2. Info-dumping.

"Info-dumping" is exactly what it sounds like: dumping a ton of information into your reader's lap at once, like you're spewing it all over them. And I'm gonna be honest, I'm definitely guilty of it in my stories sometimes, especially in those early chapters of my novels. It's a constant struggle to find the balance between over-explaining backstory or technology--especially in fantasy/sci-fi stories--and making sure your readers aren't overwhelmed with too much information up front or in one huge chunk that distracts from the story. It's a big-scale version of show don't tell: you want to show your readers what the world of your story is like through the action and dialogue of your characters, rather than telling them what's most important about your world or what they should believe your world is like.

And yes, it can definitely be a tricky business to tell the difference when you're the writer and you're too close to the story, but luckily, that's what revisions are for! In your first drafts, don't worry about spewing all of the information about the world, your characters, etc. however you need to, just to get it on the page. But when you re-read the story, pay attention to those places where you have one big paragraph (or sometimes several) describing what a character looks like, or explaining how the world came to be what it is now, or detailing the intricacies of an element of your world in-depth. And be careful--this can happen in dialogue, too, when you've got a character relaying information to other characters.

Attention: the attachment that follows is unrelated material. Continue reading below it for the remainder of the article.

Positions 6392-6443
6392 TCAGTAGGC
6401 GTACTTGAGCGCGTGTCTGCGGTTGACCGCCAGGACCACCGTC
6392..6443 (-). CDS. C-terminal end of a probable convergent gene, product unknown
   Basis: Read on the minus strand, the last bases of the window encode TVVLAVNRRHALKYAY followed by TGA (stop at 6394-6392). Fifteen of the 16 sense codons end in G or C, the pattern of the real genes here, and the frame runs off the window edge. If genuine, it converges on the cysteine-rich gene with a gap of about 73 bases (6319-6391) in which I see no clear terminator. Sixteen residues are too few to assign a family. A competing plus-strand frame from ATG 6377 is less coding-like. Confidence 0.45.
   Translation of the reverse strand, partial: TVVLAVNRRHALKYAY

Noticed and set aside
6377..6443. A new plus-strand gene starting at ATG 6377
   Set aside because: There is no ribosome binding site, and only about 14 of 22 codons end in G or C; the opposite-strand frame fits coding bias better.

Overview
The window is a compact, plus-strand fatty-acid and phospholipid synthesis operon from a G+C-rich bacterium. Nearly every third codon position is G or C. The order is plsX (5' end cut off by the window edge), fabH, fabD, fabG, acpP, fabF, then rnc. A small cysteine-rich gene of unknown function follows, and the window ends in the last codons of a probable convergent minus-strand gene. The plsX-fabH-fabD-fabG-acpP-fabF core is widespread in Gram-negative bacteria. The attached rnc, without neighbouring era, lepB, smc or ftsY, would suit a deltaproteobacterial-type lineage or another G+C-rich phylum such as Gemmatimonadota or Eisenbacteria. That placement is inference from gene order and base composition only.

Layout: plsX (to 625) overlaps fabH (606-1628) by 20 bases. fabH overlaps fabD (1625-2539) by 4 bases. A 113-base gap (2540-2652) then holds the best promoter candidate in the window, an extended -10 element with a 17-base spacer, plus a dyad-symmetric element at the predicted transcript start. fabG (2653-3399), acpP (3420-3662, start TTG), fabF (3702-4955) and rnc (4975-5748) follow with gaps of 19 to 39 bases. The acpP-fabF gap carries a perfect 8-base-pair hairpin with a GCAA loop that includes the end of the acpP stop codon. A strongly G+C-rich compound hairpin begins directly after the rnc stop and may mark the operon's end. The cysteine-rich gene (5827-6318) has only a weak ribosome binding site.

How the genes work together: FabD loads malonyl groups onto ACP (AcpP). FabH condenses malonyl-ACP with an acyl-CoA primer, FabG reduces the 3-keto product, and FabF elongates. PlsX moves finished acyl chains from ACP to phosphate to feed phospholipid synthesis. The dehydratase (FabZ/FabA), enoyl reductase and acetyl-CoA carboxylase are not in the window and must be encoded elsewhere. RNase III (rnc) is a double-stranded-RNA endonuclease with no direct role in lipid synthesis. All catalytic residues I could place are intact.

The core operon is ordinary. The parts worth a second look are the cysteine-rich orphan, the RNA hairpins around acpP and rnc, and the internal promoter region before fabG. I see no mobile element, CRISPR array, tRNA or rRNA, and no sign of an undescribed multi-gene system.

Of course descriptions are important in their own way, but you should be weaving backstory and description throughout the forward action of your story, so that every information reveal feels natural instead of like that scene in The Emperor's New Groove where the movie freeze-frames and Kuzco comes in with a marker to explain what's going on. Which, yeah, let's be real, is a hilarious scene in the movie, but it doesn't work as well in fiction.

Fix It: "Sprinkle description, don't dump it" is my motto. Always ask the question: Does my reader need to know this piece of information now? Or will there be a more natural place to include it/explain it later in the story? And always trust your beta readers when they tell you you're over-explaining something. Most of the time, our readers will read between the lines and understand much more than we give them credit for.

3. When scenes don't drive the story forward.